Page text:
cigar, studying the expression of my face in the light, as though deciding upon a course of action. Neale moved uneasily, but made no attempt to break the silence. Finally, with a more noticeable drawl in his voice, the man in the armchair began his explanation.
"Very good; we 'll come down to facts. It will not take long. In the first place my name is Vail--Justus C. Vail. That may tell you who I am?"
I shook my head negatively.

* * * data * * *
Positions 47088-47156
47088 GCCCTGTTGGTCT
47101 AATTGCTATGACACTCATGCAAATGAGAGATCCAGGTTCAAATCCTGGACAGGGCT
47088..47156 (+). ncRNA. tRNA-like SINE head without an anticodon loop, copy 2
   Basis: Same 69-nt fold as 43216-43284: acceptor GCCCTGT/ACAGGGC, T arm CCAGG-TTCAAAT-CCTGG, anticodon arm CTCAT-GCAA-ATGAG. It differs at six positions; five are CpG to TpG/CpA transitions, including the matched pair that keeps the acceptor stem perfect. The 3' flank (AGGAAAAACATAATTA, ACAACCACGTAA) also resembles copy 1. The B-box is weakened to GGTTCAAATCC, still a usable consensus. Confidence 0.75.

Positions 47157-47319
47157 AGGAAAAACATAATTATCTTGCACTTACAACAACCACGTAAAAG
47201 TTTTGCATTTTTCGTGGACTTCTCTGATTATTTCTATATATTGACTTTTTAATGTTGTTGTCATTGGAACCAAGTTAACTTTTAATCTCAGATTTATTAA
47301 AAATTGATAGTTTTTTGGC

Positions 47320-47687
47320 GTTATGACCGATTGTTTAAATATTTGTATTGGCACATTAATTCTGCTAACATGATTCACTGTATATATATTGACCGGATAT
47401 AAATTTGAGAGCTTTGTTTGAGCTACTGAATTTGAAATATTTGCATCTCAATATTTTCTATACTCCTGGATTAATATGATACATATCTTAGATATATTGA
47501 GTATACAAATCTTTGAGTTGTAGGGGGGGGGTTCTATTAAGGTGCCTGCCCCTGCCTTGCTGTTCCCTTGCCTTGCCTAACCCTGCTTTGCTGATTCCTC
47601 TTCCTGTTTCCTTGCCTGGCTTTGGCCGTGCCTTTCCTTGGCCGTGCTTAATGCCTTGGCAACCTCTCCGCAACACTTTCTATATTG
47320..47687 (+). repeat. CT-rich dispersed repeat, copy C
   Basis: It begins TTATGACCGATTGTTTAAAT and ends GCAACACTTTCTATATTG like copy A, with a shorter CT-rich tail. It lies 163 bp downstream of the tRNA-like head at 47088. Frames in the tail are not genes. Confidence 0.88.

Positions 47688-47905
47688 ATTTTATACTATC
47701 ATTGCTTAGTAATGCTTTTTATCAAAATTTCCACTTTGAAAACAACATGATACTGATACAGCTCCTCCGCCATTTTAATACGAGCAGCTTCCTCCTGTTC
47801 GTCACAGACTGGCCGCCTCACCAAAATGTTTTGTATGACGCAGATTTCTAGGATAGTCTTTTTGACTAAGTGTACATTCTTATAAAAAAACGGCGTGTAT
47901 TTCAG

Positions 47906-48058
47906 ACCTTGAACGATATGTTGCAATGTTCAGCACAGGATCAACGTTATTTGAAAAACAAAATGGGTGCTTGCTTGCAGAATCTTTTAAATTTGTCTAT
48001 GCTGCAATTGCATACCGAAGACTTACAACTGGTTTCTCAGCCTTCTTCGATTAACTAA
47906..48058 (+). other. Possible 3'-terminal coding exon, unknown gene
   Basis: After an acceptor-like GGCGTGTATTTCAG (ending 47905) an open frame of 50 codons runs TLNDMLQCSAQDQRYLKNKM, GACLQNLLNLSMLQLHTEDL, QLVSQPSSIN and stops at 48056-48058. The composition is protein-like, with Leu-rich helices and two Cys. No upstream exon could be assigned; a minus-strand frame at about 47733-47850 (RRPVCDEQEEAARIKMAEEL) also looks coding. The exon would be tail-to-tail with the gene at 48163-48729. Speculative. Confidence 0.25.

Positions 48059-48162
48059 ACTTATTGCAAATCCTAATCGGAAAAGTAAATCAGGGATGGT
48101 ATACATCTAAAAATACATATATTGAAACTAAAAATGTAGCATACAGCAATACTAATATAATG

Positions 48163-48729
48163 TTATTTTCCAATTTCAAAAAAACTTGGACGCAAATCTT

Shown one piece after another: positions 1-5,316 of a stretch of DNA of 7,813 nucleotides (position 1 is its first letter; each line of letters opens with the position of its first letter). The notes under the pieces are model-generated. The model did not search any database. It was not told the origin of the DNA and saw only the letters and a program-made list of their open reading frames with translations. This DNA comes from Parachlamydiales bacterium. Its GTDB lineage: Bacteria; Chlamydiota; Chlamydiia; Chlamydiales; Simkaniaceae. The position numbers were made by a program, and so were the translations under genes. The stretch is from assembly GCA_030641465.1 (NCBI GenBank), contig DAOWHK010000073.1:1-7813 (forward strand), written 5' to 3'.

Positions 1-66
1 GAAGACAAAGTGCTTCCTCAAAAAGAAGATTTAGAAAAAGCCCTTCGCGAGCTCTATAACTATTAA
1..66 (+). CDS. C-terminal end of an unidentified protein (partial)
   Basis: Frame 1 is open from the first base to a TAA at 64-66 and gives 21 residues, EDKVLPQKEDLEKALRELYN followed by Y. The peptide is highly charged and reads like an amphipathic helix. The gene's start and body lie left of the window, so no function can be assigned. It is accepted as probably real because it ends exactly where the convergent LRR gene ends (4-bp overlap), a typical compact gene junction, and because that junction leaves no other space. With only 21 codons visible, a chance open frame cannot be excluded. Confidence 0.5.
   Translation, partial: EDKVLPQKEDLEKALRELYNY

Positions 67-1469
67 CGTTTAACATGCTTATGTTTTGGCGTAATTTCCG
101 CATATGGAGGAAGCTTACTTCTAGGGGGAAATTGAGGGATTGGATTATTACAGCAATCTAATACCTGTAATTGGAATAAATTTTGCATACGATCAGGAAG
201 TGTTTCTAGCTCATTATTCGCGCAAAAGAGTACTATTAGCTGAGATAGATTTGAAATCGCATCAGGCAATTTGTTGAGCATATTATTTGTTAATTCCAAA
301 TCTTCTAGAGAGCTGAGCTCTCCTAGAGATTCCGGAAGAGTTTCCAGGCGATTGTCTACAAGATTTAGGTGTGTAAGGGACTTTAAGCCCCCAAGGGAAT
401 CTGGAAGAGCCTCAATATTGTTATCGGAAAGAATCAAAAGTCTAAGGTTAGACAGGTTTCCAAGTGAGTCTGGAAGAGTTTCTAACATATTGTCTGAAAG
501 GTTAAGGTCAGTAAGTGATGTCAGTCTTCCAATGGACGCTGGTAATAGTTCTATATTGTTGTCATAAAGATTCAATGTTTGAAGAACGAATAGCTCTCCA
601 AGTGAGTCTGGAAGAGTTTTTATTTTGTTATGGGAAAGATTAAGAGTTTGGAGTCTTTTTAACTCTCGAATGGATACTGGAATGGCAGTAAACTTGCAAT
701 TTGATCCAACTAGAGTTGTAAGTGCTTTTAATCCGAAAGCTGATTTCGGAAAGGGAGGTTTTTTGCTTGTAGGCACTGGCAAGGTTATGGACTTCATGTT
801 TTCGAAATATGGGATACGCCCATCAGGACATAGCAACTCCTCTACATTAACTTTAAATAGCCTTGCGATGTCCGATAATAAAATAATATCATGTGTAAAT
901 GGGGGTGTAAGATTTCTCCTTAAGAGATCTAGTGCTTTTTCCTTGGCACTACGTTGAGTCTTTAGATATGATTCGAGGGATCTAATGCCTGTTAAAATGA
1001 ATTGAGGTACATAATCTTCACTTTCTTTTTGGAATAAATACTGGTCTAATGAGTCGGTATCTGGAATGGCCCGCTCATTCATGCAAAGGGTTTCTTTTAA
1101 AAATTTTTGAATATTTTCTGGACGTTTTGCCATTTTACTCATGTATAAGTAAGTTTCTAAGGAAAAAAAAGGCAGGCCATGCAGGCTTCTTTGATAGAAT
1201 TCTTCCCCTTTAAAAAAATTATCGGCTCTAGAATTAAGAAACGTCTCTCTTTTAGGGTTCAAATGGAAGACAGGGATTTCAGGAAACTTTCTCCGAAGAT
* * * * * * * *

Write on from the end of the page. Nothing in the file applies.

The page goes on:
"No; well, I am a lawyer of some reputation in this State, and my entire interest in this affair is that of legal adviser to Mr. Neale. With this in mind I will state briefly the peculiar circumstances wherein you are involved." He checked the points off carefully with one hand, occasionally glancing at a slip of paper lying on the table as though to refresh his memory. I listened intently, watching his face, and dimly conscious of Neale's restlessness. "Here is the case as submitted to me: Judge Philo Henley, formerly of the United States Circuit Court, retired